Creativity is vital to the green economy but some critics claim Europe needs to do more to encourage it
Eco-innovation and creativity are fundamental to helping Europe achieve cuts in emission targets and establishing a green economy, according to the European Commission.
The EC is planning on Wednesday 10 June to discuss how to foster innovation in green technologies – which include so-called smart grids and other systems such as emissions monitoring IT – at a debate in Brussels entitled “Greener, better, and cheaper: Innovation and creativity as key drivers for sustainable development”.
The debate is part of ongoing work under the framework of the European Year of Creativity and Innovation 2009. “The “greening” of the economy offers a huge potential – already today about 21 million jobs in Europe are linked to the environment and there are many emerging opportunities for further growth in this sector,” the EC said in a statement. “But to achieve a steep drop in our carbon emissions and to be at the cutting edge of the production and trade of green products and services, eco-innovation and creativity are essential.”
The keynote speech at the even will be delivered by Karl Falkenberg, director general for Environment, European Commission, and will also feature Dörte Fouquet, director of the European Renewable Energies Federation, Duncan Botting, CEO, Scottish European Green Energy Centre and Stephen Boucher, programme director – EU Climate Policies, European Climate Foundation.
In a speech last month, European Commissioner Viviane Reding identified the Internet and communications technologies as areas of innovation that need funding despite th downturn.
Improved Internet infrastructure has benefits beyond the realms of IT and business and could help tackle issues such as climate change and public health said Reding.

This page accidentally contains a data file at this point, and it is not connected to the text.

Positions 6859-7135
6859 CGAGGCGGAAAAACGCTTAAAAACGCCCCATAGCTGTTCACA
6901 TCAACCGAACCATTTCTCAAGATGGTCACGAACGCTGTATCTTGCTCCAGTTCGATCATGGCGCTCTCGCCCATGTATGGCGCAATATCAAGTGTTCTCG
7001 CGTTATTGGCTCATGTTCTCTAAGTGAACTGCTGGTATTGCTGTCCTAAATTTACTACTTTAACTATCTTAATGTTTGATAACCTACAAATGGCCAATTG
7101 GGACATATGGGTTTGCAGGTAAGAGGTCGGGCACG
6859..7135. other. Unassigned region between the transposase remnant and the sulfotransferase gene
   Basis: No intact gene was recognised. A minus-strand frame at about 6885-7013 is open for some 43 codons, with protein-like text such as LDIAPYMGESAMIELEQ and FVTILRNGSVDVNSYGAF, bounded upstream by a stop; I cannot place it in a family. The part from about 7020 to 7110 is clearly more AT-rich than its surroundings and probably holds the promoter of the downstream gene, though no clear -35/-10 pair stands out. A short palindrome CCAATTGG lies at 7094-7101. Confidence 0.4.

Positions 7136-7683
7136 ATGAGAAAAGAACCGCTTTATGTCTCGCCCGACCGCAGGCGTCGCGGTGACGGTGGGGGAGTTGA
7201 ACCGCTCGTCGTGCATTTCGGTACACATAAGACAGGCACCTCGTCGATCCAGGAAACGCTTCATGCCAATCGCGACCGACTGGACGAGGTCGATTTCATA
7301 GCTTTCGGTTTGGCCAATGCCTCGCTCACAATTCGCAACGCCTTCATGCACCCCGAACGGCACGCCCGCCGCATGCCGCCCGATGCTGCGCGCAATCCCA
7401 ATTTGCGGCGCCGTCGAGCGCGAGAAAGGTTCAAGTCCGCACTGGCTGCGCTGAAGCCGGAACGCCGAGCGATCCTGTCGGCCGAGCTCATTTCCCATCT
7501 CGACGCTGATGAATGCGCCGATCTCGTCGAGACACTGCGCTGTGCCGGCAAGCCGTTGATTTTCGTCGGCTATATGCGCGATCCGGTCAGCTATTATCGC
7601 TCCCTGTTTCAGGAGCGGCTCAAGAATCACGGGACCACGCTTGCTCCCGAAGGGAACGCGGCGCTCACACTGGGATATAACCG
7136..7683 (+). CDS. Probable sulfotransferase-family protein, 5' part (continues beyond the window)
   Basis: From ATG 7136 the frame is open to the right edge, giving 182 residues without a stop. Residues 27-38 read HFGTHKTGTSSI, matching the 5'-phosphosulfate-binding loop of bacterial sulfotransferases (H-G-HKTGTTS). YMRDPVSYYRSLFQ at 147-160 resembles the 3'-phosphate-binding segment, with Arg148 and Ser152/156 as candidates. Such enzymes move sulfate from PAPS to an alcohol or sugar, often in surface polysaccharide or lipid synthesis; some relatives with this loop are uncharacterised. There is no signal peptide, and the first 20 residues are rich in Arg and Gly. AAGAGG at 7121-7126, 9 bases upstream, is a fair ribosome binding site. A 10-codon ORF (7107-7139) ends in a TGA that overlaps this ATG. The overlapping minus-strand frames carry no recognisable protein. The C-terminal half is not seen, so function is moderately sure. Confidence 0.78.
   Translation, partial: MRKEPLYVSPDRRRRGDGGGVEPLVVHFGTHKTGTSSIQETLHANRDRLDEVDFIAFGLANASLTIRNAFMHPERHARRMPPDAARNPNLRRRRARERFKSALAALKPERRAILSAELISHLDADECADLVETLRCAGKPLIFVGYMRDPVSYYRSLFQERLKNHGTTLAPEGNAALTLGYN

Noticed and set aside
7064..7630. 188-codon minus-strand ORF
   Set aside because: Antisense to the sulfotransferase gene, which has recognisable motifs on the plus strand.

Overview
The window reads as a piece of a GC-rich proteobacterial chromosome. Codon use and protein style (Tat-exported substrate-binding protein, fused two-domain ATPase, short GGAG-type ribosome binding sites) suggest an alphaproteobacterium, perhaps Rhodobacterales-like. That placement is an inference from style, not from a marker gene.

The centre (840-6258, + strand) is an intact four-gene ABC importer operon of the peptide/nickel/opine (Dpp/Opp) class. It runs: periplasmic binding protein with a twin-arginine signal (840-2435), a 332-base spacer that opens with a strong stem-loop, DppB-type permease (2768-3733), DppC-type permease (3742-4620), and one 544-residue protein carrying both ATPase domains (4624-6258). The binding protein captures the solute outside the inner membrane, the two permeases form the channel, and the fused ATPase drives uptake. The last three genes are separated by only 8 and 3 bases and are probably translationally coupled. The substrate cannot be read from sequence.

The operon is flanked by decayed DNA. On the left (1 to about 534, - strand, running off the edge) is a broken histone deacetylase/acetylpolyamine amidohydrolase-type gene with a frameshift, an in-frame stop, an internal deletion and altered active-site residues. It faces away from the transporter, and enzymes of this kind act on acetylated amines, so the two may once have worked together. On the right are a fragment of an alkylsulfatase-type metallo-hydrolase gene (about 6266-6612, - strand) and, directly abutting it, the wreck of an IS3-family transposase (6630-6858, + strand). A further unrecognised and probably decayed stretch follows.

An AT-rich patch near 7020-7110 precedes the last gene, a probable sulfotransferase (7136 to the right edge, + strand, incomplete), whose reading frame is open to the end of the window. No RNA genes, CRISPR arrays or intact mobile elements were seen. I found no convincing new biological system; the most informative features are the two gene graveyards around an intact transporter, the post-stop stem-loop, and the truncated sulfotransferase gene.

“It is our intention to closely couple our Future Internet technology research with applications of high societal value such as health, urban mobility, energy grids or smart cities,” she said.
Commenting on the issue of innovation in Europe, Dr. Wolfgang Plischke, a board member at Bayer AG said Europe has all the ingredients for a coherent innovation policy, but these need to be tied together into a single framework. “Innovation needs a champion at the highest level. The next Commission president should guide innovation policy and encourage national governments to work together,” he said.
Plischke said the EU has plenty of research initiatives but lacks joined-up thinking across member states. “Having 27 different approaches does not help. Getting innovative solutions doesn’t always mean starting with research,” he said.
Last week, UK business secretary Lord Mandelson said the global market for “low carbon goods and services” is worth around £3 trillion a year, and could grow by around 50 percent again by 2015. Around 900,000 people are employed in the sector work in the sector which is predicted to continue growing throughout the downturn, he added.
The technical infrastructure to support the low carbon economy is key, the business secretary said. “It is also going to mean public sector interventions to ensure that Britain has the necessary infrastructure to support low carbon technologies. That can mean the grid, which is up for serious renewal over the next five years.”
Also, the Aldersgate Group – a coalition of business and environmental groups – has pushed for more green investment in its response to the Stern Review of the economic impact of global warming.